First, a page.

Referring firstly to FIGS. 1 and 2, the buoy has a casing 10 which is integrally formed from a strong, resilient plastic such as high density polyethylene. The casing is in the general form of an ovoid with a large front aperture 12, and with side portions of the casing being provided with opposed cylindrical protrusions having internal recesses which provide bearings 14 and 15 for shaft portions 16C and 16D of a central reel 16. Both the cylindrical bearings 14 and 15 are centrally apertured to allow access to the ends of the shaft portions; bearing 14 provides a small central aperture 14b while bearing 15 allows access to the majority of the end of the shaft portion. At the top and bottom of the casing thereare provided identical outlet guides for line, namely a lower outlet guide 18 and an upper outlet guide 19, each having a projecting flange 18A, 19A.
The reel 16 is also hollow and is also formed of a resilient plastics, although this is preferably somewhat more flexible than the casing; suitable plastics may include polyolefins such as polyvinylchloride. The reel has a central, cylindrical shaft portion 16A, and two side flange portions 16B leading to the two end shaft portions 16C and 16D. The reel provides buoyancy for the whole buoy so that the buoy casing is not required to be buoyant.
The central shaft portion 16A has a transverse bore which receives a line securing bolt 20 having a head 21 rotatable in a recessed seat at one end of the bore. At the other end of the bore, the bolt has a transverse drilling which can receive the rope or line 22 which is secured thereto. The bolt 20 is rotatable in the bore, when not subjected to high stress, and this limits twisting and entanglement of the line. The bolt is no longer than the shaft diameter; during winding, the bolt will tend to centralize in the shaft portion so that no part protrudes substantially from the shaft. Shaft portion 16A has a length/diameter ratio of about unity so that it is sufficiently strong to resist bending, even though being hollow. In order to have enough strength, we prefer that the length/diameter ratio of shaft portion 16A be less than 1.5.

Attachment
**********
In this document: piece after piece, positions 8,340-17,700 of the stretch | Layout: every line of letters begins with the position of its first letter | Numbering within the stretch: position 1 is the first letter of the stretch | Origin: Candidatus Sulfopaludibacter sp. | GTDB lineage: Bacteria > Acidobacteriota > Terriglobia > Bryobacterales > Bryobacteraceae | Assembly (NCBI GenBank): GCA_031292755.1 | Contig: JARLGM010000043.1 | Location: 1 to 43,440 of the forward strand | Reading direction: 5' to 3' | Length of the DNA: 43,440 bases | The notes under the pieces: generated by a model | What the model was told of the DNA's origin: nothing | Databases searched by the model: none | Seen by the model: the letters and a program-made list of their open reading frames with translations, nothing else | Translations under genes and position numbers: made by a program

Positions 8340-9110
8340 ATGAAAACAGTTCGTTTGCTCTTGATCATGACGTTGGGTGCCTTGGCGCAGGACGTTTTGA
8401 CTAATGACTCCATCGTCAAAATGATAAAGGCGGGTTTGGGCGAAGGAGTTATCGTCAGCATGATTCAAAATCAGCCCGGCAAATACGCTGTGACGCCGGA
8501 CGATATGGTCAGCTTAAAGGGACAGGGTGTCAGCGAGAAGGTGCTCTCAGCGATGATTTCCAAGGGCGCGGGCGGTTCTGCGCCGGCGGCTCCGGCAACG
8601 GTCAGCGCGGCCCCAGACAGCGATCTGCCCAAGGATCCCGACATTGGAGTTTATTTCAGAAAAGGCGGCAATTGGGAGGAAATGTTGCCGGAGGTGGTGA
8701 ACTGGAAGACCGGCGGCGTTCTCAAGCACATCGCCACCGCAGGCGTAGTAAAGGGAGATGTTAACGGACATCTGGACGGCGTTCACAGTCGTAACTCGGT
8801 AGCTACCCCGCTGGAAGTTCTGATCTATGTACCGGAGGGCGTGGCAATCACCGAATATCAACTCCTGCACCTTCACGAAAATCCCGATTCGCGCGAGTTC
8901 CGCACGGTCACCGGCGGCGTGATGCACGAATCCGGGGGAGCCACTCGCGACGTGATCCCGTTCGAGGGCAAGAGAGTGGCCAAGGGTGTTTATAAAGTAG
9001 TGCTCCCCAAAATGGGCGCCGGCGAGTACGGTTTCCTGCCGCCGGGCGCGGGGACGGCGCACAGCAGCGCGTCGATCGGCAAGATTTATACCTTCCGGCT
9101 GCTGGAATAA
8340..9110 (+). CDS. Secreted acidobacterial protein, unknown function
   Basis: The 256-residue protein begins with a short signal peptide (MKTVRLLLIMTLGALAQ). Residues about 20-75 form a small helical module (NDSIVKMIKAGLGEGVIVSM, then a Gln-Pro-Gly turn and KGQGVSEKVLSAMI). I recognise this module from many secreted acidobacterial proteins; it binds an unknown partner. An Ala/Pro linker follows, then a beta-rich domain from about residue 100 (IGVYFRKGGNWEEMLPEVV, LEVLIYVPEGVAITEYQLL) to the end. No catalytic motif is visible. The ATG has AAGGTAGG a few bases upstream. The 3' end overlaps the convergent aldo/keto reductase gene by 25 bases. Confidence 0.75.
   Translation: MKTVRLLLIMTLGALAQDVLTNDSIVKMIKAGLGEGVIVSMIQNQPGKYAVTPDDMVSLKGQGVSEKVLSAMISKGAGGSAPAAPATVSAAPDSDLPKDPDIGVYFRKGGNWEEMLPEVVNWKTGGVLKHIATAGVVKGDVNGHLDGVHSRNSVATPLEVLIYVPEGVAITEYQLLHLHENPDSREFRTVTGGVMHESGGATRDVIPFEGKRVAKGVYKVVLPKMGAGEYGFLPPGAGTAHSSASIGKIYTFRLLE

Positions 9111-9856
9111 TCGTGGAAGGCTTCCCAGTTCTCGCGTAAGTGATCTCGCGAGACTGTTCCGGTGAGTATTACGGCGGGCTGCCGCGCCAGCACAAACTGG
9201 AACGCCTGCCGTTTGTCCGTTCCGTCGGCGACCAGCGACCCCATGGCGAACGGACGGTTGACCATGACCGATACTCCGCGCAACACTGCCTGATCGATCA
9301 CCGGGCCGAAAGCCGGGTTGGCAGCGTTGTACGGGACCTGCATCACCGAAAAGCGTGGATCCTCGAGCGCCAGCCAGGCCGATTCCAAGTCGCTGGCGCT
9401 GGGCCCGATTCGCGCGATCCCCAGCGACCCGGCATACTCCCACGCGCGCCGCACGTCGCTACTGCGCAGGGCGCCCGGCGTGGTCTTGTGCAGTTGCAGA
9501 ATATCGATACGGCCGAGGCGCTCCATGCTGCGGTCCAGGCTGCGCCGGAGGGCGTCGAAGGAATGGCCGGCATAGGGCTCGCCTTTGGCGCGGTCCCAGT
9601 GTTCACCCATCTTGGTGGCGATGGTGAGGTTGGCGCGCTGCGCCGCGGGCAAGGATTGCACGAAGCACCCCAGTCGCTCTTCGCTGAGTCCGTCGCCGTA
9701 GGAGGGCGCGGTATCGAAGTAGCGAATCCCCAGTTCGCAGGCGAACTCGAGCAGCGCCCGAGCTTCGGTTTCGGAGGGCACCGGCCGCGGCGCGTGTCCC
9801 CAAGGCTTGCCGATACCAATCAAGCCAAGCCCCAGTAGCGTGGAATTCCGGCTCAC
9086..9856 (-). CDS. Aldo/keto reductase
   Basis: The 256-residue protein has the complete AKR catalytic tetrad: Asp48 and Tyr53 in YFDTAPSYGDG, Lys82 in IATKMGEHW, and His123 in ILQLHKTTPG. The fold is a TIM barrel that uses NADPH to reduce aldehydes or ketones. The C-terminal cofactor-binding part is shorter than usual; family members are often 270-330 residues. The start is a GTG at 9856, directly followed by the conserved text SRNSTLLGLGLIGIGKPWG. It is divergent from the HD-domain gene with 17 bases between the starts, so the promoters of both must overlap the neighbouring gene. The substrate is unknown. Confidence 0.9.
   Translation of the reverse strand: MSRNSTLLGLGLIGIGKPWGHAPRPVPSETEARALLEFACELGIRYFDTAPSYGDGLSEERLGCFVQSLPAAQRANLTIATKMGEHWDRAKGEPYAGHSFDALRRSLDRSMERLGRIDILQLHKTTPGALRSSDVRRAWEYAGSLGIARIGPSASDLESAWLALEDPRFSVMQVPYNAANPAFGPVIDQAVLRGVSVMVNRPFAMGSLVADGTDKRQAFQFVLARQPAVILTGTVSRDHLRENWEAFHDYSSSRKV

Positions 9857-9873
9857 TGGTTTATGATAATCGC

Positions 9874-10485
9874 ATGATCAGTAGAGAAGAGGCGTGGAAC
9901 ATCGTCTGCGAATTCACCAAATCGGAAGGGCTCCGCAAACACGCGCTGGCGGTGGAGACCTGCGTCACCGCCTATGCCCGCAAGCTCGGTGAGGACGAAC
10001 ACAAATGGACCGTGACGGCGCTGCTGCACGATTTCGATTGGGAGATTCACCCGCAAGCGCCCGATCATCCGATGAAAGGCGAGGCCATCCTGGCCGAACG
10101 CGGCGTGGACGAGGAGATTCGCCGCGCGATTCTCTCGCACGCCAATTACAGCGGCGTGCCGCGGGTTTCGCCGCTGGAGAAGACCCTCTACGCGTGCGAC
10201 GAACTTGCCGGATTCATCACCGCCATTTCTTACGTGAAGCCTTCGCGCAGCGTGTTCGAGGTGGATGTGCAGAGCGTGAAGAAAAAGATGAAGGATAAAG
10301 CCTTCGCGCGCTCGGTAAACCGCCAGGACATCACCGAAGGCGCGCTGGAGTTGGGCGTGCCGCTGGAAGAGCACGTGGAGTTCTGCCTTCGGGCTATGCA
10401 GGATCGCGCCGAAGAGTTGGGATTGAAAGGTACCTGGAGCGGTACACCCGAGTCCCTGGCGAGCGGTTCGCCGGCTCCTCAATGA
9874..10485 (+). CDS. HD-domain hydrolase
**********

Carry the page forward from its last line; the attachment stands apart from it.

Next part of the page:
The two side flanges 16B have inner surfaces 16B' which diverge outwardly from the central shaft portion, and have outer surfaces 16B" which are part spherical and which are disposed fairly close to and generally parallel to the concave inner surfaces of the casing. This arrangement is such that if the casing is subjected to very high stress, as for example when a buoy is used as a bumper between a boat and a wharf, the reel flange can provide some support for the casing and prevent breakage.
The shaft portion 16C is generally cylindrical but has a recess in its outer end which receives a check valve 24, designed to allow inflation of the reel with air and to hold the air in the reel until deliberately released. Apart from this, the reel is air tight. The material of the reel, and circular pleats provided on the inner surfaces of the reel flanges 16B' allows for the reel to be compressed axially when valve 24 isopen. The axial compression is sufficient to allow assembly of the buoy by firstly compressing the reel axially, inserting this through the aperture 12 of the casing, allowing expansion so that the shaft portions enter the bearings, and finally inflating the reel to its final condition as shown, after which the valve 24 can be closed off. If need be, the valve 24 can be opened to release air and allow a reel to be changed.
The shaft portion 16D is integrally formed with a large slot 16D' which extends across the whole width of this shaft end, i.e. it has open ends adjacent the inner surfaces of the associated bearing. This groove 16D' receives the flat end portion 30 of the handle 31 shown in FIGS. 3A and 3B, and which can be inserted for rewinding the reel when required. The handle is removed during normal operation of the buoy so that it does not become snagged on ropes or other parts; it may be noted that the reel has no projecting parts which could cause a similar problem.
In the position of the reel as shown, the ends of the groove 16D' are adjacent two small side recesses 33 in bearing 15, these recesses being seen in FIG. 2. These recesses can receive spigots 35 at the ends of a U-shaped retaining clip 36 shown in FIG. 4. To use this clip, it is compressed sufficiently to allow the lugs 35 to pass through the aperture in bearing 15, the ends of the legs passing into slot 16D', after which itis allowed to expand so that lugs 35 can engage in recesses 33. In this condition, the reel is locked from rotation.